3 Things You Should Do Before Buying a Property

Buying a property is a big decision and there are many reasons to think about it carefully before finalising your decision. Real estate is not always a steady market and it takes a keen eye and a clear mind to distinguish good investments from bad ones.

So, whether it is a house and land around Tarneit or a condominium unit in Gold Coast, you must have a checklist of reasons and things to look for before closing the deal and settling into your new property. If you are a little lost as to what to add to that list, here are some suggestions you can consider:

Grab the nearest map

This may sound obvious, but the land around your prospective property is one of the first things you should check. It could mean the difference between a good estate purchase and a literal sinkhole for your finances. The top things to check include:

  • If the area is prone to flooding
  • Weather patterns and climate
  • Proximity to undesirable sites (factories, dumpsites, and the like)
  • Area topography (cliffs, small patches of forest, rivers, etc.)

One of the key things to remember is that the area around the property is as much of a feature as the property itself. So, keep an eye out, grab a map, take a walk in the area and ask the locals for more information.

Call the local planning and zoning department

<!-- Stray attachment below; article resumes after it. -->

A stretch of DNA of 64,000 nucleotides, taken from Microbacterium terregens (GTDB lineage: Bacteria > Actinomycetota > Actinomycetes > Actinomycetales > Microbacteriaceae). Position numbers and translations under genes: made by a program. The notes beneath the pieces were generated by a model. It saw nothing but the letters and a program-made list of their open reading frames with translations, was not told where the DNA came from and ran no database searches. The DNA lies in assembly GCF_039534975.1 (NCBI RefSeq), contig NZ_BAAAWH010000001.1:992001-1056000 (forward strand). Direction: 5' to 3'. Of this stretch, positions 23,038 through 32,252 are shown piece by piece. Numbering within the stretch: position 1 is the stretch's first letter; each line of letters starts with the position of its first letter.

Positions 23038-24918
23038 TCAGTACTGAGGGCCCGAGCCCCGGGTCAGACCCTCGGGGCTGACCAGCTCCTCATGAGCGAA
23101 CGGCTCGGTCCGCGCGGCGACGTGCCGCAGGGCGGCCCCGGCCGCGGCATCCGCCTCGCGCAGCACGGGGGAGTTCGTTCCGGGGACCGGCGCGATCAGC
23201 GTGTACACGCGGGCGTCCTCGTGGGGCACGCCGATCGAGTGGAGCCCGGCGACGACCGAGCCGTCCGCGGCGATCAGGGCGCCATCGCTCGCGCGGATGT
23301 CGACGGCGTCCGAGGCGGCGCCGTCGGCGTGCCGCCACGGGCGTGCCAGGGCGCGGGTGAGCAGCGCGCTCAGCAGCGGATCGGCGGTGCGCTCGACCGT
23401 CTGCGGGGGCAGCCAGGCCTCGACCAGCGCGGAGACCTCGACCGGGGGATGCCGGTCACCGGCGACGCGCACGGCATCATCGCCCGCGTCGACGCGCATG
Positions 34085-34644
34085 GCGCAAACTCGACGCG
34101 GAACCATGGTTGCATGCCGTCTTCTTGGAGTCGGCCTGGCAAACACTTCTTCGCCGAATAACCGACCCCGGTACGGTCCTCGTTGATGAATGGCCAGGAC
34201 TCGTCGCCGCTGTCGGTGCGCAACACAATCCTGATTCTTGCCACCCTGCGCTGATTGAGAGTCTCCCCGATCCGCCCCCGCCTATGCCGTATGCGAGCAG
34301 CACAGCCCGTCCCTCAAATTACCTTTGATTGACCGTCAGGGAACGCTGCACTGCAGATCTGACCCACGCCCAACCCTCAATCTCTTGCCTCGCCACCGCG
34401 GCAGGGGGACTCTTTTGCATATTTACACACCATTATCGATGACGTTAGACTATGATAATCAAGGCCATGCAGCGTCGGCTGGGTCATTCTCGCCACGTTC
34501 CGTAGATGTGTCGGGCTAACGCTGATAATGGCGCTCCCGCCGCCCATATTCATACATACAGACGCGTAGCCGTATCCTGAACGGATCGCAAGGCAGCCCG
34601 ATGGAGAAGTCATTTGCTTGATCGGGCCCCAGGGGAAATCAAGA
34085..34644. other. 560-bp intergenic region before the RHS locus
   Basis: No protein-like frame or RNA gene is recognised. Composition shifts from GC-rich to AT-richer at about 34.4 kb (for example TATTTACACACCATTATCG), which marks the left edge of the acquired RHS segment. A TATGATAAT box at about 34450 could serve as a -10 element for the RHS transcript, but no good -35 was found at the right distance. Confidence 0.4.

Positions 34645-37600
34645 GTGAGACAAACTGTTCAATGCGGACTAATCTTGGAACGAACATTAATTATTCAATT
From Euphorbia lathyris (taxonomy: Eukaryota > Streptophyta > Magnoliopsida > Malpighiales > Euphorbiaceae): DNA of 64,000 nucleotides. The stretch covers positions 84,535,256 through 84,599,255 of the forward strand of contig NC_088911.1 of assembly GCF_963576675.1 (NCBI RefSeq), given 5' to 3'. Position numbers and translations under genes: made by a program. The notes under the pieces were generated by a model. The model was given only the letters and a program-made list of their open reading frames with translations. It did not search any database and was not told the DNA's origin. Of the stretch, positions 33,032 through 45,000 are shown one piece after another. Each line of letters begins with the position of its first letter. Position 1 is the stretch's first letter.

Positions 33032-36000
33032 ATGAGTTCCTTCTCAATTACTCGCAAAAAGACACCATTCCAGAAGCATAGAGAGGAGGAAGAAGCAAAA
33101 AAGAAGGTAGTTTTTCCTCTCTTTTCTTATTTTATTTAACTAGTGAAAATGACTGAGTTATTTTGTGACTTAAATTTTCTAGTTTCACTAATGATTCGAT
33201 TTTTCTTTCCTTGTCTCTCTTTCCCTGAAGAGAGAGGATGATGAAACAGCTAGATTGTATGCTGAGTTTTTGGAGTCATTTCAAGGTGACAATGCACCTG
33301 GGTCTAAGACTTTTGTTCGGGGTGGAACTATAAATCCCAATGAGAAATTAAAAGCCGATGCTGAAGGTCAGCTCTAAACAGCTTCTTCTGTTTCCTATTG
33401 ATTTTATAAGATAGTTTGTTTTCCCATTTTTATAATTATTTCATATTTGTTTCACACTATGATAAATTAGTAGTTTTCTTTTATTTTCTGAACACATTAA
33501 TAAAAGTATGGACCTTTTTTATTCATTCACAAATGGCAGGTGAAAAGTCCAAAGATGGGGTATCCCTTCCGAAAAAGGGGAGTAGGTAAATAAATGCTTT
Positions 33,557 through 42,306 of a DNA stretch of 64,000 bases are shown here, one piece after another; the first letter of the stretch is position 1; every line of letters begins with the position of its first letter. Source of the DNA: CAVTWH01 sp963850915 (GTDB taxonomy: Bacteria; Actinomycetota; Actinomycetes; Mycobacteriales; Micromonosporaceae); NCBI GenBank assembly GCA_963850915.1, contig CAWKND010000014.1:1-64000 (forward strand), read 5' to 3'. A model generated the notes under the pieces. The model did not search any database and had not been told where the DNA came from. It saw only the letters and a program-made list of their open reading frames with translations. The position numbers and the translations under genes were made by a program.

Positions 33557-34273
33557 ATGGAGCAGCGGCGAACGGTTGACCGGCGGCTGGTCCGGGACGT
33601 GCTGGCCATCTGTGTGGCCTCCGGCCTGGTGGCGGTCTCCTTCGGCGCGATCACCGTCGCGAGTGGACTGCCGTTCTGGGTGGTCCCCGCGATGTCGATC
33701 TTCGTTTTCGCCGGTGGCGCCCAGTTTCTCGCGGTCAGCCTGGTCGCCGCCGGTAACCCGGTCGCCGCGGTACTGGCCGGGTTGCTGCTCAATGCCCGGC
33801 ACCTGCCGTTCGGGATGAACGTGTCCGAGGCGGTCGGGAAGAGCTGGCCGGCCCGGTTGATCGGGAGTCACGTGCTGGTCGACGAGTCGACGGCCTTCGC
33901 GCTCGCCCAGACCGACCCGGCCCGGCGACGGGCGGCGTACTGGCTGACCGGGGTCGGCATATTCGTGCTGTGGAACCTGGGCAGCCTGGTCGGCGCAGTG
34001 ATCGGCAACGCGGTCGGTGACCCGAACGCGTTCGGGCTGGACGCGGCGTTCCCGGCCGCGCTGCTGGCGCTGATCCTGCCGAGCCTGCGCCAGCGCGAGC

home forms

All land falls under certain classification for a city’s local planning and zoning department: residential, industrial, agricultural, mixed-use, and so on. Before talking to a broker or a property agent, a couple of calls to the various departments in the community can be a goldmine of information as to why (or why you should not) buy the property.

This is especially important if you happen to be buying vacant land. Some neighbourhoods may require you to go through extra steps, such as zoning restrictions, to define and manage whatever property you want to build on the site, especially if it is close to a residential area.

Run a percolation test

If you are planning to build anything on vacant land, ask the seller if they have run a percolation test on the soil. This test measures how fast the water drains through the soil, which is an important feature for any building to avoid on-site flooding. Calling the local zoning and planning department can help you with this issue.

Unless your property has a connection to all the usual utilities a building needs, especially a sewer system, you will need to add the cost of building a septic system to your expenses or ask the local sewage treatment plant to open a line to your site. If you do not do either of those things, you might need to deal with excess water when it rains. Building anything on the site will be difficult as well.

While we certainly hope there are more than those three items on your building checklist, if you still need a little help, having an honest and thorough conversation with your realty company should help erase most of your worries. Think of it this way: If you are spending that much for a property, might as well get your money’s worth.

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